a 6ya Technician can help you resolve that issue over the phone in a minute or two.
Best thing about this new service is that you are never placed on hold and get to talk to real repair professionals here in the US. click here to Talk to a Technician (only for users in the US for now) and get all the help you need. Goodluck!
- If you need clarification, ask it in the comment box above.
- Better answers use proper spelling and grammar.
- Provide details, support with references or personal experience.
Tell us some more! Your answer needs to include more details to help people.You can't post answers that contain an email address.Please enter a valid email address.The email address entered is already associated to an account.Login to postPlease use English characters only.
Tip: The max point reward for answering a question is 15.
Try using a standard phone to call your Fax Line
Connect a phone to this Line to test for voice
Disconnect Fax Machine from Phone Line
Reset Fax machine
The Fax machine is supposed to respond to the right tones being sent down the voice line
If it is not responding & all else works then check your Fax settings for "Receiving"
There is nothing wrong with your modem. Comcast charges extra for a second line. Depending on your model of fax machine, there should be both an input ond an output on the back of the fax machine. Plug the fax machine into line 1 on the modem. Then, plug your phone into the input on the back of the fax machine. If you fax does not have both in and out, then you can purchase a "Y" phone line adapter from your local electronics store.
ps. VoIP is a digital line... Facsimiles are analog signals... Sending analog signals over digital lines is not recomended. If you are wondering "why?" (and understand tech jargon) VoIP is sent via UDP, which is a connectionless protocol (does not retransmit dropped packets) Fax machines use TCP, which does resend dropped packets. This variance in Qualiy of Service sometimes cases strange activity such as both lines (sending and receiving) dropping connections, faxes taking a long time to transmit (due to constant resending loops), etc. It does work... kind of. I would just not assume that faxes made it to their destination until it gets confirmed.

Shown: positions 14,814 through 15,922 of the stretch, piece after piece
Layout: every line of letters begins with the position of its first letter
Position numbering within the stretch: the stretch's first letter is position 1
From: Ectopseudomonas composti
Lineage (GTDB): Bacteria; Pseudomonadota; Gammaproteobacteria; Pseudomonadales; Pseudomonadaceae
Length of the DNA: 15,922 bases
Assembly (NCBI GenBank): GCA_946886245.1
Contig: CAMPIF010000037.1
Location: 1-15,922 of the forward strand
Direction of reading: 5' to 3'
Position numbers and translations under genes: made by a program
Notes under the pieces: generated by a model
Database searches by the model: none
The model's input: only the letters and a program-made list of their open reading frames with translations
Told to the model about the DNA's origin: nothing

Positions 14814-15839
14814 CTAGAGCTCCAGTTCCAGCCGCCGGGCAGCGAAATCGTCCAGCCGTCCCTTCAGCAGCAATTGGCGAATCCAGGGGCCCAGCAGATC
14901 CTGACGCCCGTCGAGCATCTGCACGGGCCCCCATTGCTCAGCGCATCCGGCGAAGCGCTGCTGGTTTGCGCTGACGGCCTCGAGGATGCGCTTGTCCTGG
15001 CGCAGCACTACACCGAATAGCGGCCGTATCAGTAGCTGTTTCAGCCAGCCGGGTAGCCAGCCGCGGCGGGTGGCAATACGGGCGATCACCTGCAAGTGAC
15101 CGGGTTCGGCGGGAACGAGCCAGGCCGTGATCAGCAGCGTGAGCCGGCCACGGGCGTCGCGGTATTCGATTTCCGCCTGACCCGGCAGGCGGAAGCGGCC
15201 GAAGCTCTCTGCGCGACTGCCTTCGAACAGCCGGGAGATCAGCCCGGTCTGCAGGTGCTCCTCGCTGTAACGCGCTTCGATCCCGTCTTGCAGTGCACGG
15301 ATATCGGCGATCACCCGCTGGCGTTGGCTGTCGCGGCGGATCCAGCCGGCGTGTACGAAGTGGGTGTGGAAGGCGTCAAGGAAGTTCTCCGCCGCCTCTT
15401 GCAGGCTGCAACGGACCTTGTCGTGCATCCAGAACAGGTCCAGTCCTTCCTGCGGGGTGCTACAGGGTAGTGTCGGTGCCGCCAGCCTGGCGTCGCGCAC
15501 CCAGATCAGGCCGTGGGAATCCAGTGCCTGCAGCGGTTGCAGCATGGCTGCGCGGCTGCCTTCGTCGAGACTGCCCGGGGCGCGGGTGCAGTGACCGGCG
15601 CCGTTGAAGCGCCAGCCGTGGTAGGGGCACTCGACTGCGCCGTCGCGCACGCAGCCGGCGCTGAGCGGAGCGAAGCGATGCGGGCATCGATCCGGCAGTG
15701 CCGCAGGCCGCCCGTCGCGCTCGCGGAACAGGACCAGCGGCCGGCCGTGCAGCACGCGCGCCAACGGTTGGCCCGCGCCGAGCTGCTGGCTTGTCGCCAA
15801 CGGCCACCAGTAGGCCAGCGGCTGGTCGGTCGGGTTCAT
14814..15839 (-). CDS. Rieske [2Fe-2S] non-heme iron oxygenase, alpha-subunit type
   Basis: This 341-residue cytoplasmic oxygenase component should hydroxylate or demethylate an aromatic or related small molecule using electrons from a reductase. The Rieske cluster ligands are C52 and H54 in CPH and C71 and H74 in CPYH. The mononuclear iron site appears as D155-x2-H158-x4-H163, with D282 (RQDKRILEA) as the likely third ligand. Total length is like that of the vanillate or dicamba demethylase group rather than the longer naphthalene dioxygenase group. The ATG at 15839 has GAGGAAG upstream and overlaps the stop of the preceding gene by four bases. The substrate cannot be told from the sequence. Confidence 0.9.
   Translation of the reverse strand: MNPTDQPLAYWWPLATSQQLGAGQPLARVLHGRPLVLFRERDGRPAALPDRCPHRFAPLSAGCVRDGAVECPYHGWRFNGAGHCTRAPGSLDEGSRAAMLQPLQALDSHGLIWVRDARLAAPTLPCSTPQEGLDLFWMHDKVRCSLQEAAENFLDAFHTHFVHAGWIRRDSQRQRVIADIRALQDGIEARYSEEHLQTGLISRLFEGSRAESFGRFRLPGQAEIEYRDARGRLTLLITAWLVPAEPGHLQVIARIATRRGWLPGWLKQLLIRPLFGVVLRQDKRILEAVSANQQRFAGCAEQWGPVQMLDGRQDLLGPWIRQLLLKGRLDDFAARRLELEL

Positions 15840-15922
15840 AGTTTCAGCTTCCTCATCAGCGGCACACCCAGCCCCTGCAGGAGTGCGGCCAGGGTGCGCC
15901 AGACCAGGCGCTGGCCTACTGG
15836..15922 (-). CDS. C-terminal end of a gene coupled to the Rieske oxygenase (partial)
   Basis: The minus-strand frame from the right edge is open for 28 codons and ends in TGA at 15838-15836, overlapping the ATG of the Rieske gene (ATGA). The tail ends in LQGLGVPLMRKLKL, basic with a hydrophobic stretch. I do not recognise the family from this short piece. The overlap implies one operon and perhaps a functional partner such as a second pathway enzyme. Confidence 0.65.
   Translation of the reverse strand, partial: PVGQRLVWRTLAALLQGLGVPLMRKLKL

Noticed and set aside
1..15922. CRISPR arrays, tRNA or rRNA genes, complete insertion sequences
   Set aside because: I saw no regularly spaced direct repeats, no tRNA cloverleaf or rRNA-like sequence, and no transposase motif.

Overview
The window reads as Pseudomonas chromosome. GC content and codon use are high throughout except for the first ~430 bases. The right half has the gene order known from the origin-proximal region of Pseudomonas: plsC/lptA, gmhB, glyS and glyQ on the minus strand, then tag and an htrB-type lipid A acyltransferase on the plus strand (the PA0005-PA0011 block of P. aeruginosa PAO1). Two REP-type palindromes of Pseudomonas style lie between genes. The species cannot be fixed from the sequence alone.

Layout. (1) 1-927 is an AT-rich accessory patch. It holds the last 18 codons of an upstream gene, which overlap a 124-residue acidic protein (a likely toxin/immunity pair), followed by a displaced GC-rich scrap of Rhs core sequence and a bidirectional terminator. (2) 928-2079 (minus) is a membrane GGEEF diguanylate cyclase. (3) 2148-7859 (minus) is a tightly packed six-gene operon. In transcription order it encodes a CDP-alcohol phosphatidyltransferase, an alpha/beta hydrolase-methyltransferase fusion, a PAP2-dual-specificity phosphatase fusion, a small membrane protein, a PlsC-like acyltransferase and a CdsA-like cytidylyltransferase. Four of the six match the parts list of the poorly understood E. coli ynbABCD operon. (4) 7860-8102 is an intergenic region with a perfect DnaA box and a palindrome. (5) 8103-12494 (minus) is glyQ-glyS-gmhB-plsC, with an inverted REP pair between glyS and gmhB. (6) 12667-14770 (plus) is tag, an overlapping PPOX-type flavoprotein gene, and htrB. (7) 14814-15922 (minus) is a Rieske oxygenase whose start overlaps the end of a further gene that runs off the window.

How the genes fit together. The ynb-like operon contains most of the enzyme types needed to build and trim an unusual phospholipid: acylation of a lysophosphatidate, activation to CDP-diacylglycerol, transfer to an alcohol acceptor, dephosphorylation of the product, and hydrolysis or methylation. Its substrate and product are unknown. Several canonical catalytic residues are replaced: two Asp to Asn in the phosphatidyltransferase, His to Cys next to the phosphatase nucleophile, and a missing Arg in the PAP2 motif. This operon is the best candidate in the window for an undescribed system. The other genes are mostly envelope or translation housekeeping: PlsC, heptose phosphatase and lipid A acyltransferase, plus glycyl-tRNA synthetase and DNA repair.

If your printer has FAX capabilities. Good way to tell is if you have a phone number pad on the front of your printer.
You must have this connected to a phone line for it to receive a fax. Setup the fax application through your installation CD that came with the Printer/fax machine. Often you set the fax machine to pick up after so many rings. This allows you to leave the printer/fax machine on and gives you time to answer BEFORE the fax machine does. If uncle Bob or Aunt Susie should call to say Hi!
Basically what is happening: You turn on the Printer/Fax machine it sits idle waiting for a phone call. Someone now sends you a fax using your phone number. YOUR printer/fax machine is sitting there listening for the phone to ring. Lets say you have your printer/fax machine setup to answer after 5 rings. After 5 rings, your Printer/fax machine will pick up and listen for signal tones from the the other machine. If it gets these, it will "handshake" and send a confirmation fax tone. Then the data will be transferred and printed out on your machine or held in a fax program for you to print or save later.
It is critical that you do not pickup the phone too early or the two fax machines trying to communicate will fail. If you do this, you will hear an awful squeal and a serious of tones. You can often hang up quickly and the two machines will transmit again the handshake signals and resume business as usual.
Short answer: Two fax modems are talking to each other over your phone line to transmit data.
I get calls all the time about fax issues. I work for Comcast and have guided people to the right answers about third party devices. We use a digital connection. Analog is a dying medium. Most calls are concerning HP and Brother but I know others fax machines have had problems too. The new HP machines have a digital setting. HP is aware of digital issues and can help you. It is unfortunate that old fax machines are not digital but a new fax is inexpensive if you wish to buy one. Analog takes up too much space. An example: Six digital television channels can fit in the same space (bandwidth) as one analog. That is why the FCC mandated the change. The same goes for phone lines. I Google almost every problem concerning fax machines and if you go past all the upset comments you will get to the comments that offer remedy. I also wanted everyone to know that a second, no frills fax line from Comcast is very inexpensive and our way of offering a dedicated fax line intead of a distinctive ring fax option.
I believe if you have comcast it is a different signal coming in, you probably bought the package for VOIP capability when Comcast was having that promotion. The phone has to be a regular analog phone line not digital, that is probably your problem. Try changing the settings or line it should solve your problem, or call Comcast to guide you along.